Daughter of Allan Wu and Wong Li-Lin to attend Stanford, annual school fees will cost over $120k

Suzanne Sng
The Straits Times
May 8, 2023

Chinese-American actor-host Allan Wu’s daughter, Sage Wu, 18, has been accepted to Stanford University and will start classes in September.

The proud dad, 50, penned a letter on Instagram to his daughter, whose mother – Wu’s ex-wife – is local former actress Wong Li Lin, 50.

Wu wrote: “Seemingly a lifetime ago, when you were still mastering how to walk and gazing into the deep horizon donning only your tiny cardinal red undies, I wondered what would come of you in the years ahead.

“Now looking back, I can say it has been such a joy to watch you grow up and take on any challenge thrown your way athletically, artistically and academically. I know it hasn’t been easy, but you’ve proven your mettle each and every time.”

The Singapore-based star congratulated his daughter – who attended St Joseph’s Institution International – on getting into the prestigious university in California, the United States, and said her hard work had paid off.

To conclude the Instagram post, he wrote: “Thank you for bringing me so much joy and purpose, and I hope one day you can be as proud of me as I am of you.”

In a Zoom interview last Thursday with entertainment portal 8days.sg, Wu said his daughter had applied in November 2022 to Princeton University in New Jersey and been offered early acceptance, but changed her mind after a visit to the Stanford campus.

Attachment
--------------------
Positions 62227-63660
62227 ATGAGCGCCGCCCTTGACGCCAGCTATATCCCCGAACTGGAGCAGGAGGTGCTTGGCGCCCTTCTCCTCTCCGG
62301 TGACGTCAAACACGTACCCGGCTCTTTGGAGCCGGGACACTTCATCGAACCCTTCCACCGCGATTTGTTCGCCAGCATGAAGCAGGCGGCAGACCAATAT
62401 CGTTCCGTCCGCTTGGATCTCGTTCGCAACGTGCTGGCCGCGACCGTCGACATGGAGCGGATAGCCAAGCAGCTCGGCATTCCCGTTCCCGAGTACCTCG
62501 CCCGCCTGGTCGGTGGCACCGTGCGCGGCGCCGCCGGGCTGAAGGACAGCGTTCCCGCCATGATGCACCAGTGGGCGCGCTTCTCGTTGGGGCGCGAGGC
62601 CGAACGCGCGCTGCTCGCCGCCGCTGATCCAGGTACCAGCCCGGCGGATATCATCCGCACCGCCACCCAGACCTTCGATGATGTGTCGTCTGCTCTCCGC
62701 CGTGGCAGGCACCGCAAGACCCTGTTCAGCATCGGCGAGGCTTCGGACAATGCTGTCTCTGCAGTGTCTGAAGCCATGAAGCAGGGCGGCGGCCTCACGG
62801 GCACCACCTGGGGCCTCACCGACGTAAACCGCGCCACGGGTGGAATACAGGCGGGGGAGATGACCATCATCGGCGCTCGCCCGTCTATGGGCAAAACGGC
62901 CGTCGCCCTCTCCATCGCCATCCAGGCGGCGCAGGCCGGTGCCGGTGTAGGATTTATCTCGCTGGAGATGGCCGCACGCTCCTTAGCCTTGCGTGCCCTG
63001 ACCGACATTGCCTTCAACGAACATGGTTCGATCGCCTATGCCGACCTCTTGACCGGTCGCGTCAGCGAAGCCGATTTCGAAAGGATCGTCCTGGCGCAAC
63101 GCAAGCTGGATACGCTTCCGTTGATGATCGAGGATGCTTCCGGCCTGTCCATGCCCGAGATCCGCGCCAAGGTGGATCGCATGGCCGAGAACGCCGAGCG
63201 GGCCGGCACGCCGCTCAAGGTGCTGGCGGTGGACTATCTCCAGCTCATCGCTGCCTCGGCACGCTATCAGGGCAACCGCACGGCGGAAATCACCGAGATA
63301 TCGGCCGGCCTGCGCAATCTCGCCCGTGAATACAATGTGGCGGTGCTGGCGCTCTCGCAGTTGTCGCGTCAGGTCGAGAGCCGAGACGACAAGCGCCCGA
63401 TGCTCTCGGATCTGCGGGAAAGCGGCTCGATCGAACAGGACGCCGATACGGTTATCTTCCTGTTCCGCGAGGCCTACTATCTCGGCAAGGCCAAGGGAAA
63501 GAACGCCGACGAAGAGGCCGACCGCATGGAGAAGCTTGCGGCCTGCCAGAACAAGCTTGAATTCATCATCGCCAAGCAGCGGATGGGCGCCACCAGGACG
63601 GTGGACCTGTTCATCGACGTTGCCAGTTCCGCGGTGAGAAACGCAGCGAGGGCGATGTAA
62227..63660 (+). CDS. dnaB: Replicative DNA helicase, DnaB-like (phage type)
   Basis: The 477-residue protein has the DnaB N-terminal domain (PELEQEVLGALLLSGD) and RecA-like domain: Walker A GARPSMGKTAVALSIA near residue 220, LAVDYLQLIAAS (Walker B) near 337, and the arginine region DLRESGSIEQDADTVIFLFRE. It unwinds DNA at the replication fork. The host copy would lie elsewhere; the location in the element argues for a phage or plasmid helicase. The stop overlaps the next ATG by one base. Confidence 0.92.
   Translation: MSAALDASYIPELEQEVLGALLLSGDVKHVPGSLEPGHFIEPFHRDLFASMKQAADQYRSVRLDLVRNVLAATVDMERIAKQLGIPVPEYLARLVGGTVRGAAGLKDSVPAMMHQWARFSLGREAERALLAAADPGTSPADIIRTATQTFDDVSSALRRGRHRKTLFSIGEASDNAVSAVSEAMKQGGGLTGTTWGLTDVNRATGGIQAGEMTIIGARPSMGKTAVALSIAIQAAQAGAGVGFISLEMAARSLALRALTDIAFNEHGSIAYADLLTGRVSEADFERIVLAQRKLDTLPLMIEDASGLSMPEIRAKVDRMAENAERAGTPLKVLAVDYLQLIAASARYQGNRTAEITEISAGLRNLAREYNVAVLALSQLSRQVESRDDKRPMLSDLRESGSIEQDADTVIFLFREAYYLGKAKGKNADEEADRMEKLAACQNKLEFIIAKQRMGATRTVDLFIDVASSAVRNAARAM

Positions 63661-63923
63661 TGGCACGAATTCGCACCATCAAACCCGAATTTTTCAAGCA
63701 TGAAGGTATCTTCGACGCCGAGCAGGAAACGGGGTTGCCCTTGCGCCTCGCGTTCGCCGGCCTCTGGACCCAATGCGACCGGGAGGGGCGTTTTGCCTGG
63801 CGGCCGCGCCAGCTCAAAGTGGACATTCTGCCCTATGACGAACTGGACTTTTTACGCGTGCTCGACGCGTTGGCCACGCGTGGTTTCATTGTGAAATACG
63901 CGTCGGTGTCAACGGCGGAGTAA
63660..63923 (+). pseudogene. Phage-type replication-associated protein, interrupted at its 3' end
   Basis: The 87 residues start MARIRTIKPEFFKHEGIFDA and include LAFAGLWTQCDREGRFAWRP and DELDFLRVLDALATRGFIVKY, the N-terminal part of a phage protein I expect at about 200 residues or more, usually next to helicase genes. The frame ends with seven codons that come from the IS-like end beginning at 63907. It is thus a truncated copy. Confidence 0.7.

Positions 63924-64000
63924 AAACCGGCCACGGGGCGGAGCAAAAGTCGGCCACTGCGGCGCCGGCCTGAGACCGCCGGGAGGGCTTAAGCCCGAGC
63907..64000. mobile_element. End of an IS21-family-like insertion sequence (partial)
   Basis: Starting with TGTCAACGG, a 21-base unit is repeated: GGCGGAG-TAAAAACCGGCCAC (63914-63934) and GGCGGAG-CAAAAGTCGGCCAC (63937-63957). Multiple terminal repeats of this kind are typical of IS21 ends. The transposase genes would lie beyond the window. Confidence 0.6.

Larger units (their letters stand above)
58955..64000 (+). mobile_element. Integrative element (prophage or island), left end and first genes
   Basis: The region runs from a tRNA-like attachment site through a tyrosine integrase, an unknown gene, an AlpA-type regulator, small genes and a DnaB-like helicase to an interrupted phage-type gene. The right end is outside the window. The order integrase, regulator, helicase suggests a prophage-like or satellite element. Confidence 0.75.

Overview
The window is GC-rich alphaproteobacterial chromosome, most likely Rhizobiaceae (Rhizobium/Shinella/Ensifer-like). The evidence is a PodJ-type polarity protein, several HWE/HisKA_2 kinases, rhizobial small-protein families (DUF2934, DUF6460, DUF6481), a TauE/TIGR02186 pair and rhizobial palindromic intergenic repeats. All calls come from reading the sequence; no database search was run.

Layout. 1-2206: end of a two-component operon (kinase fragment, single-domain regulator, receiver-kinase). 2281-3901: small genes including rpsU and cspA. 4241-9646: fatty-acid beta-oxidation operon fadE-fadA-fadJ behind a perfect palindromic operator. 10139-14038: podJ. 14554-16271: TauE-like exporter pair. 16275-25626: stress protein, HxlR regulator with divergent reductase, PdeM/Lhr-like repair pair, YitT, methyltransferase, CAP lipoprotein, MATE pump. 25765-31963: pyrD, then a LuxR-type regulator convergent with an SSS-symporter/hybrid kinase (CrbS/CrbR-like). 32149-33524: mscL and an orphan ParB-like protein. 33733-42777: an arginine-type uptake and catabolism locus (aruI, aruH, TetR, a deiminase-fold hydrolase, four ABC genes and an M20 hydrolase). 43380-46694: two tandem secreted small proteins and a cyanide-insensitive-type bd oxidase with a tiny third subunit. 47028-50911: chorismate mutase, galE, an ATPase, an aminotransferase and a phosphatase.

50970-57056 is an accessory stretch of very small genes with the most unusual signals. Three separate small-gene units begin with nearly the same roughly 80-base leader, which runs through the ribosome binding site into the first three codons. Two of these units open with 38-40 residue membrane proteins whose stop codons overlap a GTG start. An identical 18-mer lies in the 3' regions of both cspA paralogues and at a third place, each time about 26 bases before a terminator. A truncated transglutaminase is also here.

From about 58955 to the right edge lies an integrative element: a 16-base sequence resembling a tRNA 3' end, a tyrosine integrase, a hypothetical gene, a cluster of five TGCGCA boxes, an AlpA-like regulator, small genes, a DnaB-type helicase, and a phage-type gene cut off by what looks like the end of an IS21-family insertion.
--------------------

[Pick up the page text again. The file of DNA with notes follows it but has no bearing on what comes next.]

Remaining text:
He added that both he and Wong – who also have a 17-year-old son, Jonas – will be flying to California to help their daughter settle in before school starts.

The couple were married from 2003 to 2013.

While school fees are expected to cost about $120,000 to $130,000 a year, Wu said he had been saving up “for a long time for something like this, a time when (his children) are able to realise their dreams”.

His daughter is also applying for scholarships and financial aid, he added.

Wu, an alumnus of the University of California, Berkeley, said: “There’s nothing wrong with the schools here or in Australia or the United Kingdom. Everyone has their own preferences. I’m just being totally biased.”

Referring to college education in the United States, he continued: “You will never get a more comprehensive college experience. It’s not just the school, but also the people you meet, the sports, the fraternities. My happiest years and some of my best friends were the people I met in college.”

The Straits Times

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